Along with le Tour de France, two very different but inextricably entwined stories will come to their conclusions on the 24th of July 2005.
One the story of an average man overcoming great adversity, and rising to dominate his profession to an extent unprecedented in history. The story of a man who is as revered as he is disliked all over the world. His successful fight against debilitating and mortal illness inspires devotion, and his impersonal, machine like and extended domination of his sport fuels discontent. There are two kinds of people in this world - those who love Lance Armstrong, and those who despise him. The other story is strikingly different. It consists mostly of frustration, criticism and bad luck. Don’t get me wrong, Jan Ullrich is a great cyclist and a very successful man by any standards, but with 5 second places (3 of them to Armstrong) after being one of the youngest winners of the tour in 1997, a tendency to come into the season slightly overweight, and consistent failure to do justice to his talent, History will judge him harshly.
But then, History is a bitch.
It is she who has decreed that the difference between being 'there' and being 'almost there' is the same as the difference between immortality and oblivion. She bestows her favours upon those who court her. The 'big' people. People who say the things that she considers right, people who fight and win enough battles that she considers to be important, people who manage to put upon themselves a veneer of goodness and invincibility. She cares nothing for the rest.
If Armstrong wins his 7th tour on the trot, he might deserve every accolade and every superlative bestowed upon him, but that will cause everything else, the daily heroism of so many men on the tour, the brave, the resilient, the stoic, to not only be forgotten, but under the ubiquitous shadow of that celebrated achievement, also belittled. In the frantic celebrations that will follow, with everyone scrambling to outdo everyone else in congratulating the champion, inventing new words, spending millions of dollars on congratulatory advertisements, who will have the time or the inclination to remember the brave Erik Dekker at the fag end of his career on a long breakaway, refusing to give in, refusing even to look back at the chasing peloton led by the sprinter's teams, the young Nicholas Portal, from a different team, weak and exhausted but helping Dekker all he can, doing his time at the front to give Dekker some rest, sticking to the task for no reason other than character and pride, the spectacular ride of Mike Rassmusen who rode 167 km all alone on a average mountain stage and won it, the resilience of Christophe Moreau and Jens Voigt as they tried to chase him down, the spirit that caused Moreau to stop when Voigt had a puncture, and the countless, countless other examples of all that is good in man that the Tour throws up with such breathtaking regularity ?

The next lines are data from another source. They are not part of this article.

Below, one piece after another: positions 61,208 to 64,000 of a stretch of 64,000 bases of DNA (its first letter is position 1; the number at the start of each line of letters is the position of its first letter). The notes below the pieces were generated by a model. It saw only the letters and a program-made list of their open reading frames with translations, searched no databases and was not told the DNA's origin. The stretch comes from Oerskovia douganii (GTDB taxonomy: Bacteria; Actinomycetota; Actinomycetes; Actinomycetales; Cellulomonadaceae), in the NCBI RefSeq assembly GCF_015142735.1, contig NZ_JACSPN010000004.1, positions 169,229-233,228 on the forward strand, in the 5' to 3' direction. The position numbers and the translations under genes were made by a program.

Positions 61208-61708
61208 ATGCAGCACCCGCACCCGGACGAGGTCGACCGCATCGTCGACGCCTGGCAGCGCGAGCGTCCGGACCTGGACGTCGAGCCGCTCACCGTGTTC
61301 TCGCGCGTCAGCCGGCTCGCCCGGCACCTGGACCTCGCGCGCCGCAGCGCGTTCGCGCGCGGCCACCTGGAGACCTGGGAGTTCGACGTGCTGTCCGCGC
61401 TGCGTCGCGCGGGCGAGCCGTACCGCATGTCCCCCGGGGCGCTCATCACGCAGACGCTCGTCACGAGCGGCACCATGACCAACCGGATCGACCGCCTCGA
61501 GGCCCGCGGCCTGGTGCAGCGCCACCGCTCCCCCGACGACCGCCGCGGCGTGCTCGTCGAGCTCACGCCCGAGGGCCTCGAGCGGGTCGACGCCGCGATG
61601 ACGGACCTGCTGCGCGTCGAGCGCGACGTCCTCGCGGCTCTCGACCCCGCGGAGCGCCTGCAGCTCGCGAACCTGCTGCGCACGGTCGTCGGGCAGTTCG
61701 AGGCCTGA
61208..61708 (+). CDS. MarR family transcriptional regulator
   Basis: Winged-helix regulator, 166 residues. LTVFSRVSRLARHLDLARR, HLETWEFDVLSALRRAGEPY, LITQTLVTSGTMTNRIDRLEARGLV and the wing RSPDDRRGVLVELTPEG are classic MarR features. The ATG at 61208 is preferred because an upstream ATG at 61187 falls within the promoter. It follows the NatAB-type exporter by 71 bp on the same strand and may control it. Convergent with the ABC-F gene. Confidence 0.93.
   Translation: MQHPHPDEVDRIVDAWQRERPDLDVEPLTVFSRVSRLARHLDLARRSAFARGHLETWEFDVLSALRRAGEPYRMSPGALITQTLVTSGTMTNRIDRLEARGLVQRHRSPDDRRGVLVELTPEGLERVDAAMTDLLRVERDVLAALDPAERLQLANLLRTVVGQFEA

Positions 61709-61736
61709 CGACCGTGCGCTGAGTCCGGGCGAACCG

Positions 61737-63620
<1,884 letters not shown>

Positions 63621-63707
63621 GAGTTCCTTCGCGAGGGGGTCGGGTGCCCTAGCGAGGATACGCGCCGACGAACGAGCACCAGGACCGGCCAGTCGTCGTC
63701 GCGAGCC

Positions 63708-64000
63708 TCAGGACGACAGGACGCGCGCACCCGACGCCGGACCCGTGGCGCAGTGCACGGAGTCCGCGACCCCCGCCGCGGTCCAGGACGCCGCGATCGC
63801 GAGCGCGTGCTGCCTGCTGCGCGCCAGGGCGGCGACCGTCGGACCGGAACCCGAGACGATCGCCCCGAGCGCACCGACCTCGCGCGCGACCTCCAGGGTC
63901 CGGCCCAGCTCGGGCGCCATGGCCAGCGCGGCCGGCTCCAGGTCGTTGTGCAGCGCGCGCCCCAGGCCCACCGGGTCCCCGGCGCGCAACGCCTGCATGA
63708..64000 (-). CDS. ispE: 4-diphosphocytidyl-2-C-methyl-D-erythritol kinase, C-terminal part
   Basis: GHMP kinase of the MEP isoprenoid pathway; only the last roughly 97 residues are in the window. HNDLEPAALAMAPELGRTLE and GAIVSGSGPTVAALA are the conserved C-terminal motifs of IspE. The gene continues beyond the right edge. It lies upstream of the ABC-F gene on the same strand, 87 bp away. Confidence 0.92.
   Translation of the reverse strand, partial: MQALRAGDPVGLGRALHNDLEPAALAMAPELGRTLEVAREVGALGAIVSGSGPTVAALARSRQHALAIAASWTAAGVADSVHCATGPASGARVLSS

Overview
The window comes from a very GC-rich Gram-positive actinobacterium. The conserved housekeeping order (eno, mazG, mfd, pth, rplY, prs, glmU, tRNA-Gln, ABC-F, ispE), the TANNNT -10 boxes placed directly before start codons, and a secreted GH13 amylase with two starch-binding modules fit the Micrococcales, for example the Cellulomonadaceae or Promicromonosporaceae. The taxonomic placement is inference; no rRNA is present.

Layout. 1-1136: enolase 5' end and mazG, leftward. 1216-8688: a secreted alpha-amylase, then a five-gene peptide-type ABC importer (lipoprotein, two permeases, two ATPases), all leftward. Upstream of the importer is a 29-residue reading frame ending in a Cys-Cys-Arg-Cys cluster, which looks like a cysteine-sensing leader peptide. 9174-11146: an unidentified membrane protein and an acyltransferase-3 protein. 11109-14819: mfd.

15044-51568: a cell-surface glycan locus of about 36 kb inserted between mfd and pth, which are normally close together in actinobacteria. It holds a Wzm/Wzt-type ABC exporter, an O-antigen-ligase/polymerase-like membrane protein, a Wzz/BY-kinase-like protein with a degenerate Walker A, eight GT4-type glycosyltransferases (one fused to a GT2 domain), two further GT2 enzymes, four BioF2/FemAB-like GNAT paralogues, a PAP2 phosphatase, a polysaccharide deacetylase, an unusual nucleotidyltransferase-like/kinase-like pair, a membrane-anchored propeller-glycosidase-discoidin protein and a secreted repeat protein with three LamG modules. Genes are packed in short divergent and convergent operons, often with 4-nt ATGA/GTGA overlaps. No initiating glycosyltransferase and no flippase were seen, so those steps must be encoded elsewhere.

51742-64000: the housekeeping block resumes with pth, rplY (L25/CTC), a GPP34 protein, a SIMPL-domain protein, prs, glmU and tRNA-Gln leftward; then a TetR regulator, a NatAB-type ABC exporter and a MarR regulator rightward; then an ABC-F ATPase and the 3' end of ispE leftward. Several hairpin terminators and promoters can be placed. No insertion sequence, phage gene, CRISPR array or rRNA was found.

People will talk about how dominant Armstrong was even on his last tour, passing his main rival Jan Ullrich in the time trial on the first day after starting with a one minute deficit, and not a thought will be spared for the pain, anguish and despair of a proud man with his last chance to make amends and pull something back, as he saw himself being overtaken and left behind.
A win for Jan Ullrich, on the other hand, will force history to look at the other men who rode with Armstrong, it will add a huge amount to what will otherwise degenerate into a long paean to the praise and glory of one man at the cost of all others. It will be a demonstration that not always will the favourite win and the mighty triumph. It will be reassuring to see the beleaguered and fallible triumph against the perfect. It is the same fight that you and me face everyday, the fight to overcome our faults, to justify our talent, to fulfil what we consider to be our destiny. It will add balance to scales that are tipped overwhelmingly towards those with success and power, and that strange blinkered vision that causes a man to achieve impossible things. It will bring a ray of hope to so many of us, who battle against overwhelming odds and stifling systems, against our own record of indolence and failure, against the unfair and cruel manner in which the world determines who deserves to be respected and who does not.
When Jan Ullrich rides out on to the Alps tomorrow, he rides not just against Armstrong, but against History. He rides not just for himself, but for all those of us who have had too much to do with the words 'imperfect', 'incomplete' and 'unfulfilled'.